I have been asked twice to be the consulting veterinarian for a Pat Hastings seminar. Pat Hastings is an internationally known dog expert. She is a judge, an author, and a former professional handler. Pat is smart and well informed. You might just call me a groupie. I have gone to a number of her seminars over the past ten years. I have learned so much both as a veterinarian and a dog sport enthusiast.

The recent seminars I attended were titled “Structure in Action”. I had read the book by that title and had signed up for the seminars prior to being asked to be the consulting veterinarian. I was excited to be a part of the activity.

The basis of the seminars is to evaluate canine structure and analyze the suitability of a particular dog’s build for what it is supposed to do in life. Dogs used in sports have to be well built to prevent pain and injury. Dogs do not ask to participate in competitions or specific activity, but generally enjoy the training and time spent with their people! Dogs like to have a job, whether it is hunting, agility, jogging with their owners, or playing fetch in the yard. It is our responsibility to ensure that our dogs are in condition and have the inherent structure to do what we ask without endangering their health.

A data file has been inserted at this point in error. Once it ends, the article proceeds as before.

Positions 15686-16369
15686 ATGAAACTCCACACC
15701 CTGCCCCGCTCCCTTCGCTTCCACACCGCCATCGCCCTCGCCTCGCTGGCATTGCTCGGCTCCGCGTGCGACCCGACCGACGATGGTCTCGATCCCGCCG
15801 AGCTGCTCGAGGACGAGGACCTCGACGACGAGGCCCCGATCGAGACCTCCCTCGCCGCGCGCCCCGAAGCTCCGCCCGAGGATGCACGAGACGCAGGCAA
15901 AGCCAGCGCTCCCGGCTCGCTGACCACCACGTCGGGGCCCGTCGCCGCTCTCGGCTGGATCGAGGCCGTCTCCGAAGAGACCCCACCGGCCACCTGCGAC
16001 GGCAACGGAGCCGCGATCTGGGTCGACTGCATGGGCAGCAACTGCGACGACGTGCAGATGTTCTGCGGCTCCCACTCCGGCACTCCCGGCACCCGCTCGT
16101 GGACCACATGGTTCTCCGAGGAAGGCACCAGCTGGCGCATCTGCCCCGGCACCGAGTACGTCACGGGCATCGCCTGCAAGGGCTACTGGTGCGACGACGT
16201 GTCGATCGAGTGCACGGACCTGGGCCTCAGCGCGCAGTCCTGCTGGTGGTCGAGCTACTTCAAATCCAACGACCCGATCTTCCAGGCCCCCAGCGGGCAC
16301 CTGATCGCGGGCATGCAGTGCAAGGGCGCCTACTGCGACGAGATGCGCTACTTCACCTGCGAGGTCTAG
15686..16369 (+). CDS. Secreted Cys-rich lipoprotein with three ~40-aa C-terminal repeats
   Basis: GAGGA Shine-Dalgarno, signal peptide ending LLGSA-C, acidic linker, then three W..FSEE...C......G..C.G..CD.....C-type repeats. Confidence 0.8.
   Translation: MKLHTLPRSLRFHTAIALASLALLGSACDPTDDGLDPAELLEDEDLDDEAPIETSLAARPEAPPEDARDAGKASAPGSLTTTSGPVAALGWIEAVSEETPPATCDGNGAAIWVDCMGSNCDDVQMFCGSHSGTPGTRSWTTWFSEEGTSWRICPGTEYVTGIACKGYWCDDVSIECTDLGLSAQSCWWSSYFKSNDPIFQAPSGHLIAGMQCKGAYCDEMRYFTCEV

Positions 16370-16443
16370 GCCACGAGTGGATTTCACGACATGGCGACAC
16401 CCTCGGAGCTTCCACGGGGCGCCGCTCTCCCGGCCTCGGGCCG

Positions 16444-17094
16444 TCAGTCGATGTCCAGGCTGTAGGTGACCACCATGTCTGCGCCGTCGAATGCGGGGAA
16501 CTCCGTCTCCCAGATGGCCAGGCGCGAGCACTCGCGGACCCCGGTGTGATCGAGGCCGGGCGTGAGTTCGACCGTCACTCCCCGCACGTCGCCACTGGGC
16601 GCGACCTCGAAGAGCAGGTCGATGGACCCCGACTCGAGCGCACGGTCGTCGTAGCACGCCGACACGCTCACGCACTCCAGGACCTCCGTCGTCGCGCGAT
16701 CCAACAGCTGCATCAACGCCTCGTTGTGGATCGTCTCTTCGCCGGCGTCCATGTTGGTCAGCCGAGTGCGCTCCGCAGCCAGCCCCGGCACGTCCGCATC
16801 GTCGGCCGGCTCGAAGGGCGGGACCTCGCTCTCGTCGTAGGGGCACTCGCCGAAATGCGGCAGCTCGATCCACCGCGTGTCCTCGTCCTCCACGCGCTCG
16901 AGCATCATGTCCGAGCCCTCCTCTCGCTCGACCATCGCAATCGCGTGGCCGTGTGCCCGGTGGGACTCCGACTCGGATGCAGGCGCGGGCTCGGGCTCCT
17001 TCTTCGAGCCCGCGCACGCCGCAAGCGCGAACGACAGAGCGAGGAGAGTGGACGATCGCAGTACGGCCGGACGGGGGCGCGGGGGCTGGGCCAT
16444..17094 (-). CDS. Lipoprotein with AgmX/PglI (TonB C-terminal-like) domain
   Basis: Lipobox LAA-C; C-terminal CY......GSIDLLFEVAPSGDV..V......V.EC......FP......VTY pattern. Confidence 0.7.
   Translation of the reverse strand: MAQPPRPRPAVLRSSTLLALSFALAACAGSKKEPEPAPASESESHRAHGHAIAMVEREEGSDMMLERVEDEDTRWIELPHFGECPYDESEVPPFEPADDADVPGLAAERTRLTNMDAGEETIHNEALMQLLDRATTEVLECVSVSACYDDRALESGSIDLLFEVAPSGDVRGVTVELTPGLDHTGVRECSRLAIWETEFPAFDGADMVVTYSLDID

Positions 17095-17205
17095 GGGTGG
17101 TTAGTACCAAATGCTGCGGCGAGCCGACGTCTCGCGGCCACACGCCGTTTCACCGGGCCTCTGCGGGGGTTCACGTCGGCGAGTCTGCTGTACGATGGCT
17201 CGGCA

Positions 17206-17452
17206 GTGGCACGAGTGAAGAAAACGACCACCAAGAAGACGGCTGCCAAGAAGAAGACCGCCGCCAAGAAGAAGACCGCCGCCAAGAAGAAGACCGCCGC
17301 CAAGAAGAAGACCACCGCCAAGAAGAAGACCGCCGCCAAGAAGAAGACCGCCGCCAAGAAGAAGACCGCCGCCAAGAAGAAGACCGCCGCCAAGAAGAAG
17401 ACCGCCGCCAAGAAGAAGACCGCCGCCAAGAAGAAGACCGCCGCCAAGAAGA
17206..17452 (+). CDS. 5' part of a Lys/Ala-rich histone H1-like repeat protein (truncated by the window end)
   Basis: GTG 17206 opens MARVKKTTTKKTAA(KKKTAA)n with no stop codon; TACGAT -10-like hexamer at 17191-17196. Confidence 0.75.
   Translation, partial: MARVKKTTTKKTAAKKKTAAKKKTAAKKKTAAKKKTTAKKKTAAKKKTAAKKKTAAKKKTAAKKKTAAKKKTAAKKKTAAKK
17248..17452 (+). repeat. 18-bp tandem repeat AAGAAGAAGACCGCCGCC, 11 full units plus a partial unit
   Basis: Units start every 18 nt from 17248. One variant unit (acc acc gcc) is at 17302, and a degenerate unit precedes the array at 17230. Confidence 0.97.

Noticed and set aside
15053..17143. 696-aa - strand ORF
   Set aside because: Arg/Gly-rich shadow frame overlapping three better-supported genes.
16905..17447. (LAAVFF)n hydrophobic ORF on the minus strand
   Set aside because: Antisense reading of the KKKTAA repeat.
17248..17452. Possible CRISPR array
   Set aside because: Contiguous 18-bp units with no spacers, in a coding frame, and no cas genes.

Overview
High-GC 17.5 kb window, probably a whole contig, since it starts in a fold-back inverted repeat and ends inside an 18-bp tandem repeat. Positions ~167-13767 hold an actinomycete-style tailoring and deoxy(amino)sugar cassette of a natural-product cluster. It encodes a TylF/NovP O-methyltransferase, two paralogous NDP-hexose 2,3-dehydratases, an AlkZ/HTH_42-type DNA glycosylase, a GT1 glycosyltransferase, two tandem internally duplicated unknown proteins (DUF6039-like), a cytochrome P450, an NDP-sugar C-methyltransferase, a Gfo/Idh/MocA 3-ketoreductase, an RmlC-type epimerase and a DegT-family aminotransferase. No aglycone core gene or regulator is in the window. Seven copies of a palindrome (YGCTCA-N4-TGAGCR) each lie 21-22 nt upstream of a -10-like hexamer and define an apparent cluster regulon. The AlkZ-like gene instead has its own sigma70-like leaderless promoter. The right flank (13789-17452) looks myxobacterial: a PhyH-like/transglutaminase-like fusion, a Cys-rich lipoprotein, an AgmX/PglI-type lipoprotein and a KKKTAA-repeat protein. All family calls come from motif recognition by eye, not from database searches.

At the first seminar, a flyball team drove across the state to have team dogs evaluated for competition. It was fascinating to observe Pat go over each dog visually and then with her hands to detect slight faults that could leave the dogs prone to serious injury. I was there to add a veterinarian’s view on problems that were found. A number of the team dogs were found to have issues that made them unsuitable for the sport. Flyball is very hard on elbows and hocks. Dogs with poorly put together joints are much more likely to get hurt, therefore, really should not be participating in the sport.

At the second seminar, a lovely dog with a list of titles in various sports was evaluated. He had had a previous injury to his stifle (knee) joint that had been repaired. On evaluation, the dog was found to have a “slipped hock”, or bad ankle, in the same leg as the repair. The owner had no idea. It was most likely the cause of the stifle injury. Despite this dog having performed well in his career, he had always worked at a disadvantage, most likely working through pain and having to compensate for the bad hock joint he was born with.

I look at pets regularly with an eye developed through my experience with dog sports. How does this apply to a family pet? I can see conformational weaknesses that are going to contribute to arthritis or injuries. I may be able to advise owners what nutritional supplements or diets will help keep dogs healthy and pain free. Veterinarians do not get this kind of training in school. I enjoy this aspect of practice as it ties my avocation to my occupation and I think it makes me a better veterinarian.



photo at top courtesy of f/rome via Fickr

photo at bottom by Roxanne Franklin